Your hero shops: Long Tall Sally for feminine necklines and Miss Selfridge for killer bangles.


Tall and Pear Shaped

Pear-shaped ladies have a narrow top-half and wider hips and bum. Make the most of your slim shoulders and décolletage with strappy tops and strapless dresses. Jackets with shoulder-pads or detail on the shoulders will broaden your top half and balance your silhouette beautifully, but choose styles that finish above the hip-line for a more flattering look.  A flare at the bottom of your trousers will balance out your hips, and if you’re concious of your bigger half, wear darker colours on the bottom. A-line skirts and prom dress shapes will skim over your bigger bits and make you look super slender. Add a thin belt to show off your waist.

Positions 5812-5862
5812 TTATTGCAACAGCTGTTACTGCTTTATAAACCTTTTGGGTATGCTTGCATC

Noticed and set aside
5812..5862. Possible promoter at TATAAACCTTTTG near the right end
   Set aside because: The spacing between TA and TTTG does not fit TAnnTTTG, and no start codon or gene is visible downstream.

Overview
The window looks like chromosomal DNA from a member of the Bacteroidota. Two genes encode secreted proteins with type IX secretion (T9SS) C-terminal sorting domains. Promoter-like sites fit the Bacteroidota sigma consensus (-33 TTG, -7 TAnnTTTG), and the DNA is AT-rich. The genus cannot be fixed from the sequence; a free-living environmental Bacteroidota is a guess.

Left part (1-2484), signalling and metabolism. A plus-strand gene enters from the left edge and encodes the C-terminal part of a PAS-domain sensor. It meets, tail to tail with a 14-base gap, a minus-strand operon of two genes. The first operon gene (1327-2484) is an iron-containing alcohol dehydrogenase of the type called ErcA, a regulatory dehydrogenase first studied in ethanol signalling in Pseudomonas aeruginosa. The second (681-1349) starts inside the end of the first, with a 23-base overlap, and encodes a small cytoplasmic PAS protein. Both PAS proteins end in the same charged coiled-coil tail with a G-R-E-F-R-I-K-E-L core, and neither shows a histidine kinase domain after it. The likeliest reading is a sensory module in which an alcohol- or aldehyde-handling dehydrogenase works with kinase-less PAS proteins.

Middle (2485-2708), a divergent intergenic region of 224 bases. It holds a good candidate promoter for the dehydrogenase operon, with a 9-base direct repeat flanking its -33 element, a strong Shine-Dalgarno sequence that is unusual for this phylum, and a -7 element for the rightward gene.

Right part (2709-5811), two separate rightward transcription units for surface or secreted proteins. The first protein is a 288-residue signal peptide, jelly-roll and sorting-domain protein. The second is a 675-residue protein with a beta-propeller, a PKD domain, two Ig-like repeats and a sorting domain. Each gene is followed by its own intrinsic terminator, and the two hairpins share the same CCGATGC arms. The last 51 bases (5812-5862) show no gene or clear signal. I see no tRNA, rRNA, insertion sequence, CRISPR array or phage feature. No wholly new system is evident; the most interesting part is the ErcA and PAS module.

Your hero shops: Dorothy Perkins for ladylike dressing, and vintage shops for authentic prom dress styles.


Tall and Hourglass

Hourglass girlies are considered to have the most desirable bodyshape, but it can be tricky sometimes to work the trends when you (shock horror) have got boobs AND a bum. Make the most of your delicious curves with classic tailoring, and nod to the trends with your choice of accessories and colour. Choose jackets and dresses with a nipped-in waist, or add a belt to show-off your shape. When choosing jeans, note the wash… a fading down the middle will have an optical illusion effect, and make the wider part of your leg appear slimmer.

Your hero shops: Next’s Tall range for beautifully tailored pieces, and Urban Outfitters for on-trend bags and jewellery.

Tall and Plus-Size